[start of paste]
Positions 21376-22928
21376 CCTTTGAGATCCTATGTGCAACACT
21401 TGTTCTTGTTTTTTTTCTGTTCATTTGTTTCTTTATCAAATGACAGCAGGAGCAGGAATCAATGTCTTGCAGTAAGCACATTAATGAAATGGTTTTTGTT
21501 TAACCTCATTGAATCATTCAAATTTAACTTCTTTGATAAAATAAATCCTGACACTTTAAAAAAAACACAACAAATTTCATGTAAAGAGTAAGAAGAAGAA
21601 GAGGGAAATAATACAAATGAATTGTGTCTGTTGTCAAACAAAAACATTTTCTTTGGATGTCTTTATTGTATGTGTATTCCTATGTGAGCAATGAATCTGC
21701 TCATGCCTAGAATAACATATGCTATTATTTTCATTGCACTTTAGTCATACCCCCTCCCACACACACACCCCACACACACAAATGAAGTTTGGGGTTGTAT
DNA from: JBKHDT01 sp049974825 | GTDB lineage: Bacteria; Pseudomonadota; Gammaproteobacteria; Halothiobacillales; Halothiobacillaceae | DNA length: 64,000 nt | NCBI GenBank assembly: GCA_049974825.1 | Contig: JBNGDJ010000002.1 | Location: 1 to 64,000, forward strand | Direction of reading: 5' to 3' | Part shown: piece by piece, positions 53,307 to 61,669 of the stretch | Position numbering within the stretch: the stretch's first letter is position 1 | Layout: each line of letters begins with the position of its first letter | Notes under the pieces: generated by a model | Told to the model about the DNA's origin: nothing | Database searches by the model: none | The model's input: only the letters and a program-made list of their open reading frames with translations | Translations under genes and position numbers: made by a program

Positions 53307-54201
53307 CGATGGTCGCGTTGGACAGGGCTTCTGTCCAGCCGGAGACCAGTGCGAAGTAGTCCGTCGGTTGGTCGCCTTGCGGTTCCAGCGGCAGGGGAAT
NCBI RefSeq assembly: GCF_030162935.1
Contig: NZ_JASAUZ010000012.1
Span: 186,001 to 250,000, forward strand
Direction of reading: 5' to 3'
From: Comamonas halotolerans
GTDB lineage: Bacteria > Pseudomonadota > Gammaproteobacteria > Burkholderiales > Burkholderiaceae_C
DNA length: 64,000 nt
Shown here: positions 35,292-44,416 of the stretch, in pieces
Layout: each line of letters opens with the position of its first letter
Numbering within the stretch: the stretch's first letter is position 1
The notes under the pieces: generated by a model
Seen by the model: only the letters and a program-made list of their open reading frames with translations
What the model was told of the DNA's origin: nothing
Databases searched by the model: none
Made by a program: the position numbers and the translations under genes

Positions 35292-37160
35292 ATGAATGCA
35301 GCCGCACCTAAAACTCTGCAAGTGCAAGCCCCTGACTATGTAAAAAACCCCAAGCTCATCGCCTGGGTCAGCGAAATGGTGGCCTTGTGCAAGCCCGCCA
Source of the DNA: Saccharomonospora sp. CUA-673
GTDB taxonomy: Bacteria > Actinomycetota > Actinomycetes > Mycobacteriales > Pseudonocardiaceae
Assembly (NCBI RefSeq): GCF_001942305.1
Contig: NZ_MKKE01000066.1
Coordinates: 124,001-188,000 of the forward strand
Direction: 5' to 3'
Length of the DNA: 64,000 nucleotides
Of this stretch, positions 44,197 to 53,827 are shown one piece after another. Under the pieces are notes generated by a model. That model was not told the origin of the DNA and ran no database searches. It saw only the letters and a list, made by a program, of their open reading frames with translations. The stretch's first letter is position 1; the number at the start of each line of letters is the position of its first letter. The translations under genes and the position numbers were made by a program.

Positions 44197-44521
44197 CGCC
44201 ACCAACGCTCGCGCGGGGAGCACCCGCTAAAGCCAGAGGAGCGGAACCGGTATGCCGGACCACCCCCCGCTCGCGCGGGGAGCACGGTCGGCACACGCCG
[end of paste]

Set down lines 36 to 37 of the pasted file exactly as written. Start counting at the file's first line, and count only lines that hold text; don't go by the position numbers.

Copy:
Positions 44197-44521
44197 CGCC